Fall Birding at Rinconada Canyon

“I only had 6 species when I scouted yesterday,” trip leader Gary told the assembled 19 individuals. “I am hoping it was because of the wind and that with more eyes, today will be better.”

As we started into Rinconada Canyon,one of the hot spots in Birding Hot Spots of Central New Mexico, someone noticed movement on top of the mesa. A coyote was watching us as we watched it.

coyote on mesa


A Say’s Phoebe hovered above the desert scrub and then landed on a bush.

Soon after, we spotted a Crissal Thrasher, a target bird for several visiting birders.

As we trudged through the dune-like sand covering the trail, a covey of Scaled Quail flew low across the terrain in front of us. And, further out, we spotted an American Kestrel.

A Red-tailed Hawk flew down from the mesa and landed on a power pole next to the road.

Two sparrows flew in and landed in some sand sage. It took a while for one of them to pop up briefly and then fly to another plant where it perched on top and flicked its tail down. The field marks and behavior clearly identified it as a Sage Sparrow. The second one scrounged under the base of the bush.

Sage Sparrow - photo by Joe Schelling


A raven flapped its way near the outcropping. “It’s a Chihuahuan Raven,” Sei said. “Notice its more frequent, shallow wing beat which is different from the Common Raven.”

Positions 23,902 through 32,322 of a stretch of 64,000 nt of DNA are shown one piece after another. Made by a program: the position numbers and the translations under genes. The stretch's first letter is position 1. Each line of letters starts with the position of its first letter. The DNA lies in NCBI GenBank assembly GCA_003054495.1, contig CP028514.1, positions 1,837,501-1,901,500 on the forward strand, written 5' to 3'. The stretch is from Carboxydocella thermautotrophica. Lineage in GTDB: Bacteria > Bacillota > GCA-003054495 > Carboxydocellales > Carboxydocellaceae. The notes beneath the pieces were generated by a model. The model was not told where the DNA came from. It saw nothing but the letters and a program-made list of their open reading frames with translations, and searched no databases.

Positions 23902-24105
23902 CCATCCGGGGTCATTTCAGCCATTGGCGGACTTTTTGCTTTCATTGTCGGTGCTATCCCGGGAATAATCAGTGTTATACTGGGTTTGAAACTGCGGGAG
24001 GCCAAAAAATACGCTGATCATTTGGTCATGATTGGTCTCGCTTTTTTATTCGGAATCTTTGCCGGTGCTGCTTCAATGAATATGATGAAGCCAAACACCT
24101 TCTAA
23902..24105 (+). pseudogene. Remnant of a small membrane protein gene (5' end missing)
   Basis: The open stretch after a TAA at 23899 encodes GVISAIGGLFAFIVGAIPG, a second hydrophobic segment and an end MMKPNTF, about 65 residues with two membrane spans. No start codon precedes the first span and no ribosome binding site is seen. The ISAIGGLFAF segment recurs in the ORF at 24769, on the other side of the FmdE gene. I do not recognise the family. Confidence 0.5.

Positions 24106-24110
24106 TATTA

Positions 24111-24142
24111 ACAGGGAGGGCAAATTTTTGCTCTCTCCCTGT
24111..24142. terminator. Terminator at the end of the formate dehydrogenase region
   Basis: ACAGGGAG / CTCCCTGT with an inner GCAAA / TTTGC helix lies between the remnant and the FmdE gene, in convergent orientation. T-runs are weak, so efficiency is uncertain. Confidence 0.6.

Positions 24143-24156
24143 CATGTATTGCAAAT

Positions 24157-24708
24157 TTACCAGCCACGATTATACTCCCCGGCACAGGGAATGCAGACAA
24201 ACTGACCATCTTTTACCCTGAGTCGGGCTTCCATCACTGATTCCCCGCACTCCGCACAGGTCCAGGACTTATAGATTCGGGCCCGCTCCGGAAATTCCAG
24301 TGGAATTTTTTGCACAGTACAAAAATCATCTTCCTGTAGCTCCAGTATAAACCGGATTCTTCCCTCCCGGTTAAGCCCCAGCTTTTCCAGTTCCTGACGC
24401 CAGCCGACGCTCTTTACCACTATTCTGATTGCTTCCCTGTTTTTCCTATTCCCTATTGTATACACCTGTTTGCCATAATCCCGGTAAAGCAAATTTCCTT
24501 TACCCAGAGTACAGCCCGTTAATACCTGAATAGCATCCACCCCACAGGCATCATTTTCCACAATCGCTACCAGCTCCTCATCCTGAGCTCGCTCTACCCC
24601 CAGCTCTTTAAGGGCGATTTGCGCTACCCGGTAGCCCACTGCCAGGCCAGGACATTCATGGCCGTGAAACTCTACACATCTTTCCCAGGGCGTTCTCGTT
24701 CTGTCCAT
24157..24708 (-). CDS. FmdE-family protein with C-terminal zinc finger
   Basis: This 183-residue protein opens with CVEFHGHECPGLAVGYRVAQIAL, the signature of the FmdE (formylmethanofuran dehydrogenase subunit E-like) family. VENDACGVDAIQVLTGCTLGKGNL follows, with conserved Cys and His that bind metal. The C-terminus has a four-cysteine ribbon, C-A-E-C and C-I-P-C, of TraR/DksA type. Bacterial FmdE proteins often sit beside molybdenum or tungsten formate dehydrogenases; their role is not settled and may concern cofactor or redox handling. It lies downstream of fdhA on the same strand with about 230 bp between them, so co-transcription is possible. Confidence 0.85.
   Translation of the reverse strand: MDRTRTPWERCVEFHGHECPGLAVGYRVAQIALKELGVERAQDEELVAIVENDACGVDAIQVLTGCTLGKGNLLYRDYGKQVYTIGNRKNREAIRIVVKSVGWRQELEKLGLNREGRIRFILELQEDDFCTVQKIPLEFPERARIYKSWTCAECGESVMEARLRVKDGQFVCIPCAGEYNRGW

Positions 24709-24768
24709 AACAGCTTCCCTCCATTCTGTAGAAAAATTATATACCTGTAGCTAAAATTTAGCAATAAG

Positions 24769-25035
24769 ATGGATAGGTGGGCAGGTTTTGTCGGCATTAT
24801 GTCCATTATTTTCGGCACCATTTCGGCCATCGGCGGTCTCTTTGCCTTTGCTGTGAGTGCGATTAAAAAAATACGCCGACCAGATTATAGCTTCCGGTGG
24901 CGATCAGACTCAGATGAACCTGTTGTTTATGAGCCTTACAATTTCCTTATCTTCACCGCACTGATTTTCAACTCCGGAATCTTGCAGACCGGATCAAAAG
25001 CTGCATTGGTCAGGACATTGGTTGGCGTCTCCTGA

It was croaking as it flew over. I checked the call of the Chihuahuan Raven on my phone and it was a perfect match – higher than the Common Raven.

At the far end of the canyon, we stopped to watch both a Bewick’s Wren and a Rock Wren that were calling and moving around the same boulder – the Rock Wren on top and the Bewick’s Wren in the scrub at its base.

Bewick's Wren - photo by Joe Schelling


Those that were near the front of the group were treated to a Greater Roadrunner as it pranced across the trail.

As we followed the trail around the end of the canyon, we encountered a number of Rock Wrens – I counted 6 along the 2.2 mile trail.

Rock Wren - photo by Joe Schelling


We spotted only one Canyon Towhee, which was surprising. Gary helped a visiting birder get a good look at it, as it was a life bird for her.

When I was almost back to the parking lot, a Crissal Thrasher flew in and landed nearby.

Crissal Thrasher


When we tallied up all the birds seen during our 3 hour walk, we had 16 species. It was a delightful morning.

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3 thoughts on “Fall Birding at Rinconada Canyon

  1. I think we were all pleasantly surprised that we saw as many species as we did. The Prairie Falcon that flew by at the end was a perfect finish.

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